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The views expressed are those of the author at the time of writing. Other teams may hold different views and make different investment decisions. The value of your investment may become worth more or less than at the time of original investment. While any third-party data used is considered reliable, its accuracy is not guaranteed. For professional, institutional, or accredited investors only.
Following a challenging period marked by credit spread widening in recent months, we now see attractive investment opportunities in the agency mortgage-backed security (MBS) market. In fact, for strategic investors with a longer-term time horizon, we think agency MBS has become “cheap” enough to provide a superior risk/reward profile relative to US Treasuries. Further, while we’ll admit to having a bias toward active over passive management, we believe actively managed approaches could be effective going forward in helping to navigate ongoing market volatility and dislocations in the agency MBS space.
Over the past two-plus years, the US Federal Reserve’s (Fed’s) balance sheet has more than doubled in size to US$8.9 trillion (as of 31 March 2022). Mortgages comprise US$2.7 trillion of Fed balance-sheet assets, having grown by US$1.3 trillion over the same period. Banks have been the other major buyer of agency mortgages, at times buying as many MBS as the Fed and now holding close to US$3 trillion of such securities. These brisk MBS purchases created a powerful tailwind for the asset class, pushing MBS index spreads to near historic lows.
In recent months, rising inflation has forced the Fed toward balance-sheet “normalization” sooner than expected. To wit, the Fed in May outlined its plans to end its reinvestments in MBS, with runoff caps reaching US$35 billion. While the Fed did not allude to any potential MBS sales, that remains a risk if inflation continues to broaden out. Bank purchases of MBS have also fallen amid slower deposit growth, growing loan books, a sharp increase in interest rates, and the resulting longer durations of banks’ existing MBS holdings. Finally, demand from overseas buyers (primarily Japan) has decreased significantly, as the stronger US dollar and a higher US rate structure have made it increasingly expensive for Japanese investors to hedge their exposure. In this environment, MBS have dramatically underperformed US Treasuries.
Mortgage investors have reacted to this challenging technical backdrop, with nominal spreads widening to levels not seen in 15 years (outside of those witnessed during crisis depths). This has been especially true with regard to current-coupon MBS spreads, which are derived from the MBS coupons that trade above and below a “par” price. However, most MBS investors do not buy the current coupon and instead invest in a more “index-like” allocation — an important point in that the overall MBS index has not yet widened to the same degree as the current coupon did. That’s because the lower coupons, which make up over 60% of the MBS index, were supported by technical factors and remained stubbornly expensive. But this richness has also begun to change, helping the MBS market as a whole to regain some luster on both a stand-alone basis and versus comparable asset classes (such as investment-grade corporates). Relative to corporate bonds, MBS now offer what we view as an attractive combination of potentially better carry and better downside protection in a very uncertain global market landscape.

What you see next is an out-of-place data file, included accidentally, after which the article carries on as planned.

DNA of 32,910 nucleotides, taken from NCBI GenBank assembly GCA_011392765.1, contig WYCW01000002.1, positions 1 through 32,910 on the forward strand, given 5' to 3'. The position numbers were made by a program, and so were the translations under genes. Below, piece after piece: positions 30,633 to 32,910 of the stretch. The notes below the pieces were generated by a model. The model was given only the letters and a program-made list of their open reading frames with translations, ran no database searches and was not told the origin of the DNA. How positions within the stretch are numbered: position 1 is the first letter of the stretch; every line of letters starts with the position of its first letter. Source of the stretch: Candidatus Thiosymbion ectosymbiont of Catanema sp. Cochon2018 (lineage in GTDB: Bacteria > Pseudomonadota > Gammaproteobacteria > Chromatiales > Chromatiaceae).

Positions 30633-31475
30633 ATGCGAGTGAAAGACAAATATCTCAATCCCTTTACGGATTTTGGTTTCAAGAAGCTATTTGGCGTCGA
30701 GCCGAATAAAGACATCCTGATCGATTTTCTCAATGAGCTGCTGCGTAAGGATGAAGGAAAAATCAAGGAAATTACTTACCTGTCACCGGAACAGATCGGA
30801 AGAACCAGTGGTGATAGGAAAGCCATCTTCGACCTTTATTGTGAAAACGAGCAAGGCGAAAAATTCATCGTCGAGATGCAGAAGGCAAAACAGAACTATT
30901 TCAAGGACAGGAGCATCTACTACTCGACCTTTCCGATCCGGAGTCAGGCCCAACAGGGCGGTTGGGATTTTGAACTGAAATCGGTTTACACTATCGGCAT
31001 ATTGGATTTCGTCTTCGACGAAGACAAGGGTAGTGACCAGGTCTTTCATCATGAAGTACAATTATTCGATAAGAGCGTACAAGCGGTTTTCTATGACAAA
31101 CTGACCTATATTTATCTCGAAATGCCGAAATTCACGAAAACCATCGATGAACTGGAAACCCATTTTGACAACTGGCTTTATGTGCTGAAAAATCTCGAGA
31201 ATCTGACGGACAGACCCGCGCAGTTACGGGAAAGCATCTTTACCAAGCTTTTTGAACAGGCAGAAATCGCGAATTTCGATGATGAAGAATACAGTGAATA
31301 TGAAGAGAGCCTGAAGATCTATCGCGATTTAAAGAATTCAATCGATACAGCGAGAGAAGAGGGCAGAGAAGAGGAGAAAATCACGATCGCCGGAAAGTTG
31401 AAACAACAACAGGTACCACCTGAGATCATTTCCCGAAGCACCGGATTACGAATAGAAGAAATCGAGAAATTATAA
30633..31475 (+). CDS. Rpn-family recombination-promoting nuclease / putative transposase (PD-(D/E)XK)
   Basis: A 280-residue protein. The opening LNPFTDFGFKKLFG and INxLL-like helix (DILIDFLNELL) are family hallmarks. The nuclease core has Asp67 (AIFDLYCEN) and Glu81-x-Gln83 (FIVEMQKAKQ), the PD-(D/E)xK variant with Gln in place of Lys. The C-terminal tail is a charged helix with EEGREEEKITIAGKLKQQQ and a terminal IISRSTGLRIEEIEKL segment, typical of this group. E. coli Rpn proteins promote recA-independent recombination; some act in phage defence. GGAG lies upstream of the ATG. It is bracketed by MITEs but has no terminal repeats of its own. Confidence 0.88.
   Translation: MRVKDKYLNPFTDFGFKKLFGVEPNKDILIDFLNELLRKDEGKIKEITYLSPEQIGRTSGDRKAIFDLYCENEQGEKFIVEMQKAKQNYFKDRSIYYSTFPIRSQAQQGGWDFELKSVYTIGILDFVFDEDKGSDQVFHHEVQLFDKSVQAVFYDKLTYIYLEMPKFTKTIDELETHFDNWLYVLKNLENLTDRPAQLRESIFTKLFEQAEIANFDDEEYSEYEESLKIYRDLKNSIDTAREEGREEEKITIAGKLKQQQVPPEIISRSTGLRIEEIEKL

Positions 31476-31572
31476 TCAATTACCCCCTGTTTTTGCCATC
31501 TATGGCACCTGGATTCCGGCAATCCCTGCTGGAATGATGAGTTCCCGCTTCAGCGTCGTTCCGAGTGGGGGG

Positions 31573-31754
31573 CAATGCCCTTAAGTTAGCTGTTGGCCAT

Structurally higher market volatility and higher levels of inflation are two other key pieces of the puzzle surrounding wider mortgage spreads. Remember that mortgages are fundamentally “short” interest-rate volatility, and today’s wider spreads seem reasonable in an environment of elevated volatility. But it’s also reasonable to expect nominal spreads to tighten if volatility subsides, which could happen as the Fed’s path of rate hikes and balance-sheet normalization unfolds.
Within the overall mortgage space, we think different subsectors of the market are poised to perform very differently. For example, we believe lower-coupon mortgages (where the Fed’s holdings are concentrated) are likely to underperform their higher-coupon counterparts. This segment of the market remains relatively rich, in our view, and would be at risk of significant repricing if the Fed were to accelerate its balance-sheet normalization (Figure 1) and announce outright mortgage sales.
This could create a tough environment for passive/index-like mortgage investors. A benchmark-like portfolio would likely carry an outsized allocation to those relatively rich, lower-coupon mortgages that might be more susceptible to underperformance as the Fed begins reducing its balance sheet. By contrast, skilled active managers can actively and opportunistically rotate across mortgage sectors and the coupon “stack” in an effort to take advantage of market volatility.